Economically and geographically, the rapid expansion of Beijing has had a profound effect on the city’s periphery, subjecting areas within one hour’s drive of the capital to furious residential development.
The undulating beauty of the landscape in these areas exists in marked contrast to the repetitive, planned efficiency of the suburbs rushing out to meet them. The challenge of this project was to create an architectural expression that could respond to this natural context.
Hongluo Villa District is located to the north of Beijing, and is situated along the shore of Hongluo Lake, with an impressive view of the mountains beyond.
A wooden bridge crosses the lake, and the clubhouse is situated on an irregular 487 sqm platform in the middle of the bridge. The whole club appears to float on the water, reflecting the surrounding mountains, and becoming the centre of the whole area.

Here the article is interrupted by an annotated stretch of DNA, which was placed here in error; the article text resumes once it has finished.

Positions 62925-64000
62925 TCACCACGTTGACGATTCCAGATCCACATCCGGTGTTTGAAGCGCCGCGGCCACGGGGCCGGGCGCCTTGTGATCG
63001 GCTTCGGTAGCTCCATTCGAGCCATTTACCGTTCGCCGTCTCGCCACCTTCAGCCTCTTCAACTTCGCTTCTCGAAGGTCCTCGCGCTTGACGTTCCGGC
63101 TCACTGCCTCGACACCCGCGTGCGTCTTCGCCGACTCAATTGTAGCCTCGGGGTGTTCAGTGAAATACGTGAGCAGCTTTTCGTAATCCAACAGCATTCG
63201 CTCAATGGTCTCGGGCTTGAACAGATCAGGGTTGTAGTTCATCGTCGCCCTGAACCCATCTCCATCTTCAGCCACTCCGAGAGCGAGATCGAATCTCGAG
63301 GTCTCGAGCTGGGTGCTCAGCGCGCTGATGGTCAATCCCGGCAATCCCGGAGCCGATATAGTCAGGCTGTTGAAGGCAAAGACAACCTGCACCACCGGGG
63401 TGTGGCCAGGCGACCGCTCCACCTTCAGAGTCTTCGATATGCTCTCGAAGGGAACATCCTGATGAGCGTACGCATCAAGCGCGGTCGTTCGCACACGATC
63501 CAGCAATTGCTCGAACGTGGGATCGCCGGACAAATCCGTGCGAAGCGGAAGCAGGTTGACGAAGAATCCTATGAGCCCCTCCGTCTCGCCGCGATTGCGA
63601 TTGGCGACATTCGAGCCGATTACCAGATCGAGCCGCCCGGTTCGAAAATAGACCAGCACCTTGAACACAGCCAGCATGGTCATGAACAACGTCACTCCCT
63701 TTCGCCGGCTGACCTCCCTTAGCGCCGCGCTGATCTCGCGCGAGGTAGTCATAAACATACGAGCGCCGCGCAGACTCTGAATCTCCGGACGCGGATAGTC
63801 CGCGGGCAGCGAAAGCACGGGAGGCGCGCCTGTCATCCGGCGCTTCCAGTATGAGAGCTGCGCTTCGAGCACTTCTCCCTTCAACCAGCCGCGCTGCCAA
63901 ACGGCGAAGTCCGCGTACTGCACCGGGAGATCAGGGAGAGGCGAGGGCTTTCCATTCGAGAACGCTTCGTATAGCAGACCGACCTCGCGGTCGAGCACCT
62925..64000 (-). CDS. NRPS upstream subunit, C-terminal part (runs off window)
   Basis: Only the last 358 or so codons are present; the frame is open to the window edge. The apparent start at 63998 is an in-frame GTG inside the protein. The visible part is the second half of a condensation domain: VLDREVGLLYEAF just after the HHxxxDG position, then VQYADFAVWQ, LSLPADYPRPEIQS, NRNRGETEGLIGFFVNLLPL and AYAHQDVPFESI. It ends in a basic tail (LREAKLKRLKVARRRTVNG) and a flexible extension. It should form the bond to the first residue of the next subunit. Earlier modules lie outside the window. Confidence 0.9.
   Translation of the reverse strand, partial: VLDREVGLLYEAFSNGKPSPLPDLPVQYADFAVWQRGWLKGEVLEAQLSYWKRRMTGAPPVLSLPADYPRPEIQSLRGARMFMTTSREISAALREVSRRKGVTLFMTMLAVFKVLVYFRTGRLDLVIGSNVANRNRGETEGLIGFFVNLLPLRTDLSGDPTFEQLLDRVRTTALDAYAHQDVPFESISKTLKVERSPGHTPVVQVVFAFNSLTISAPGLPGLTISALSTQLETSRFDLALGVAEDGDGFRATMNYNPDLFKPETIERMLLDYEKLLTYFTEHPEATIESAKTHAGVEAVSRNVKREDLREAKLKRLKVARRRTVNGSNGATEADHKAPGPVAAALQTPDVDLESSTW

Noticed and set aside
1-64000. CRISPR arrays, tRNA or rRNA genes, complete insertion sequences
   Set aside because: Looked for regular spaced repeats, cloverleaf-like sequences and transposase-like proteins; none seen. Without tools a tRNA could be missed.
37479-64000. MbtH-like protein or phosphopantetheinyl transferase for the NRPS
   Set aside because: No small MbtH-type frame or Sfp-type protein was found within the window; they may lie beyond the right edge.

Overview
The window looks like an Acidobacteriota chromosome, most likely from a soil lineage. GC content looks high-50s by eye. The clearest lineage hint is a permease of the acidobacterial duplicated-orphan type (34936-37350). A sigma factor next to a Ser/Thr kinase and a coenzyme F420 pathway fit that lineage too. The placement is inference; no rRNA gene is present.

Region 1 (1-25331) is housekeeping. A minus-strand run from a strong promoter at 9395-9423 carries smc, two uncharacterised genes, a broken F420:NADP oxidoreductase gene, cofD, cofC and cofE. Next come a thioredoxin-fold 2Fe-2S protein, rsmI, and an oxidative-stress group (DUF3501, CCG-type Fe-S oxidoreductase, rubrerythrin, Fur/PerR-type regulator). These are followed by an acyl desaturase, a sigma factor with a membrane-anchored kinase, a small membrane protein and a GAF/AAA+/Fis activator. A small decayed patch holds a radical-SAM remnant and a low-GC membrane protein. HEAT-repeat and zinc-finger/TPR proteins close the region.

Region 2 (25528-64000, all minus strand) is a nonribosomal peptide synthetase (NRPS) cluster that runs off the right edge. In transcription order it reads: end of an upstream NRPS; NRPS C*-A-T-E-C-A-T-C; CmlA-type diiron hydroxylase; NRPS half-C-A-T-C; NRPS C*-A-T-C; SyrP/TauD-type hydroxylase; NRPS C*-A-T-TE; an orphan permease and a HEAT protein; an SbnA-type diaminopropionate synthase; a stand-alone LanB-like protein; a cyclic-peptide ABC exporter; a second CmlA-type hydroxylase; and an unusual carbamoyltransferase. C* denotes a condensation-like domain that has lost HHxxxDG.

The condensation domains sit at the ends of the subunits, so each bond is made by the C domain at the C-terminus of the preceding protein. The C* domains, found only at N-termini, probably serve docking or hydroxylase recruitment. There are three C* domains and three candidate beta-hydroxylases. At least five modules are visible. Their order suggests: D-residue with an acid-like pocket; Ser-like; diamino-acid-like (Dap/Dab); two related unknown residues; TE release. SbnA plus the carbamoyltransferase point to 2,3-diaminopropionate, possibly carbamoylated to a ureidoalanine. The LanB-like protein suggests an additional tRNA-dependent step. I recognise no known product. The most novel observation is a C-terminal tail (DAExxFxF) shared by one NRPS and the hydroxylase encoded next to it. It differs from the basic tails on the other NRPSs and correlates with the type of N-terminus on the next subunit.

The structure appears to ascend from the lake itself. A continuous, reflective surface rises up out of the water, becoming first the roof and then the walls of the house. This surface blurs the distinction between solid and liquid states, between building and environment.
The roof surface forms an x shape beneath it, from which two further branches extend into the lake. The first is a sunken garden, which acts the main entrance to the house from the shore. It lies 1.3 meters below the surface of the lake, leaving the visitor feeling as if they are walking through water to access the building. At the other end of the house is the swimming pool: inserted flush with the lake, keeping natural and artificial water surfaces at the same level. Again the boundaries between inside and outside, between intervention and nature, are blurred.
The interior of the house is equally fluid, a continuous space, without internal boundaries. In contrast to the standardized, strictly divided spaces of the urban environment, Hongluo Clubhouse follows the ‘fragile rules’ of nature: people are encouraged to create their own pathway through the house, and experience it as they wish. The understanding of this public space is shaped by the user, not the architect.
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